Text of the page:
David

Palooka: I am just asking why isn't this an internal matter for the corporation, just like any number of ways in which a corporation might spend money to establish good will? Is enhancing corporate reputation through giving any different from doing it through an advertising campaign?

Also, I think it's hypocritcal to suggest that corporations violate their fiduciary duty by giving some money to charity when they waste money on all kinds of excesses, like billion-dollar compensation packages for executives, private jets, first class tickets for travel, first class hotels, skyboxes at ballparks, large offices in downtown Manhattan skyscrapers, etc., etc. I would think that anyone who believes in "judicial restraint" would not favor having courts micro-manage corporate expenditures that companies believe are helpful in maintaining their corporate image or good will..

Palooka

I am wondering.... If corporate America is so prone to mismanagement, excess, and violations of their fudiciary duty, then why is it appropriate they manage shareholders' money to further their views of "social responsibility?" That's a prescription for what, exactly? Especially when these decisions can be made by individuals themselves, I don't see any justification for it, and you are apparently drawing a blank as well.

And I never suggested courts get involved in these decisions. These ARE matters for each corporation, and I am making the case they should reject, at least in part, the idea of "social responsibility."

Peter

I second Corey (way above) in saying both Becker and Posner are completely and utterly encapsulated by the reductionist framework of a specific doctrine of economic thinking (basically, age old neoclassicism from what I can tell).

Within the purview of their field, they are brilliant, adept and accurate thinkers. Critical even.

However, in light of serious, substantive and compelling arguments (hielbroner, shiva, hackett, etc) against the entire bedrock assumptions and concepts of neoclassicism, such brilliant argumentation ends up sounding profoundly narrow.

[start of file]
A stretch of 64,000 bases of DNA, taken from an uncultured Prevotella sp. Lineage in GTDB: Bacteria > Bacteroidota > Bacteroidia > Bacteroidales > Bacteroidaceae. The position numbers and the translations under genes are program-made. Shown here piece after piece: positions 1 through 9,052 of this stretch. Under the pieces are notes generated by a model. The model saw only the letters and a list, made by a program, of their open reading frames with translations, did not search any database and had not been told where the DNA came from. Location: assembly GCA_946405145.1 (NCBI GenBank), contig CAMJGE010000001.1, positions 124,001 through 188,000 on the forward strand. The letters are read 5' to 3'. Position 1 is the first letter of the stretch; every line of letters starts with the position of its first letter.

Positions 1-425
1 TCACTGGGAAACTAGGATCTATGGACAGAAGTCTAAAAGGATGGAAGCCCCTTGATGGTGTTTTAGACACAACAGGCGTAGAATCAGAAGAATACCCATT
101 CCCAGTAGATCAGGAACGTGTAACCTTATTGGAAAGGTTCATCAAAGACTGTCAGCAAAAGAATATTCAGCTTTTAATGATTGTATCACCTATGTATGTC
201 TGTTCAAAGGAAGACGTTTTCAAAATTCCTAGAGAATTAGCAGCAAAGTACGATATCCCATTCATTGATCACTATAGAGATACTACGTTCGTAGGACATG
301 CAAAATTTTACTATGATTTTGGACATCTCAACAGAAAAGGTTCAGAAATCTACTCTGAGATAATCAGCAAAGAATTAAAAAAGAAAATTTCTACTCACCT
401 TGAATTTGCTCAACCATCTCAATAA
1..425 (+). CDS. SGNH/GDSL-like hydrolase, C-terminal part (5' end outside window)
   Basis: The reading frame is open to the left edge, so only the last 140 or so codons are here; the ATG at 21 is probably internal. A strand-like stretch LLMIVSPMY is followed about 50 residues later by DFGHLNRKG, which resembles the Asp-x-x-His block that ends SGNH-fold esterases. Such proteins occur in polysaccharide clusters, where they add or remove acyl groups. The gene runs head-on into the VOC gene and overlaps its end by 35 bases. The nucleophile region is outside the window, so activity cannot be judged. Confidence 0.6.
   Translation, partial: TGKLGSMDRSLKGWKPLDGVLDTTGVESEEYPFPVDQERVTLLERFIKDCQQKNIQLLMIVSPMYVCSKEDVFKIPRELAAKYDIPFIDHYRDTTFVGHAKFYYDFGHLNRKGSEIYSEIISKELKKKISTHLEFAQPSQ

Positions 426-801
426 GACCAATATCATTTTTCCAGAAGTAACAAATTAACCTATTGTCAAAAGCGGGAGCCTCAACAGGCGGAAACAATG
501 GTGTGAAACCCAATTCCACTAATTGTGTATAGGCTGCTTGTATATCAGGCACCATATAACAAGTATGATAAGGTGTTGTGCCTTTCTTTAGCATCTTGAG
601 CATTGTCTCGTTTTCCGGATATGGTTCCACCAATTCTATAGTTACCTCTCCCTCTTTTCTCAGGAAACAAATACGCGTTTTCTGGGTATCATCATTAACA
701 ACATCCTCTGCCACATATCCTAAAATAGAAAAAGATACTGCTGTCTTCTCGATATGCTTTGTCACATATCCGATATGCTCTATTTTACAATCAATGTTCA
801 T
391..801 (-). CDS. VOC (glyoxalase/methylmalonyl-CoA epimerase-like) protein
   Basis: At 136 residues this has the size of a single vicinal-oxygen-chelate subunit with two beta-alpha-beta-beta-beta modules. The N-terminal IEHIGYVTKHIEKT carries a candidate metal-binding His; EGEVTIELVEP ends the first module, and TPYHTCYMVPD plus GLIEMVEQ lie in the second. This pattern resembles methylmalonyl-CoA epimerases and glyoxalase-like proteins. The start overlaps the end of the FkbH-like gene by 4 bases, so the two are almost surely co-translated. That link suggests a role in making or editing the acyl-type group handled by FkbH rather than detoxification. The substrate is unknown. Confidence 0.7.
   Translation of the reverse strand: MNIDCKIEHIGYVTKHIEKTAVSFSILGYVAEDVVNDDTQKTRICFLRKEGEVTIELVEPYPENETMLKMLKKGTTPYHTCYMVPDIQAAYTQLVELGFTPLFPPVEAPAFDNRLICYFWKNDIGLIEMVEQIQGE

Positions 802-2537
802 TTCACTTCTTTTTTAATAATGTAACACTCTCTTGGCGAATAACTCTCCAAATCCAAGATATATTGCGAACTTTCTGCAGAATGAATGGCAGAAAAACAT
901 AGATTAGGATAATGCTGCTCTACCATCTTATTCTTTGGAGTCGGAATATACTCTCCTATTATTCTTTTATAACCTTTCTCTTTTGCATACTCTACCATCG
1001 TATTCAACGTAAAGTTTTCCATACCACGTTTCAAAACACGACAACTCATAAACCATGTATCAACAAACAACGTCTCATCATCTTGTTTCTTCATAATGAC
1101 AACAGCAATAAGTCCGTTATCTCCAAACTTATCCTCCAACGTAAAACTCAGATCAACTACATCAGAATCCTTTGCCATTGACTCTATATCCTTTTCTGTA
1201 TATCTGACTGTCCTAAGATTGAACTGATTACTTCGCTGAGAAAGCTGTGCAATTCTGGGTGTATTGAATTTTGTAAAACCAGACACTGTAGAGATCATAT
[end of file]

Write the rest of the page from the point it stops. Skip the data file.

Only the most ideologically blind person could reduce corporate phenomena and normative impacts to the social good of market based competition, or a few unfortunate externalities and leave it at that. The whole concept of socially responsible corporations (itself a contradiction in terms with some inherently unethical firms/sectors i.e. fossil fuel exploration/development/marketing) is a pale mainstream reaction to a significant backlash against the most egregious excesses of global market capitalism.

While I see enormous merit in markets and capitalism, when properly construed and limited, archaic neoclassisism deserves its intellectual niche in the 19th century.

Worthy critical thinking takes the literature of skeptics and alternative frames of analysis into account. Becker and Posners latest foray on 'socially responsible investing' is as capitulative as that of Mr. Friedman, on an issue that is far from bereft of more enlightening criticism.

N.E.Hatfield

I think the point of the form of a dialogue is being misunderstood; the stasis (fixed point of discussion), a position "Pro" and a position "Contra". Without these three, the dialogue never gets off the ground and knowledge and understanding is not created.

"Uncle Milty" understood this, the only problem was, knuckle-heads came along and took it all as Gospel.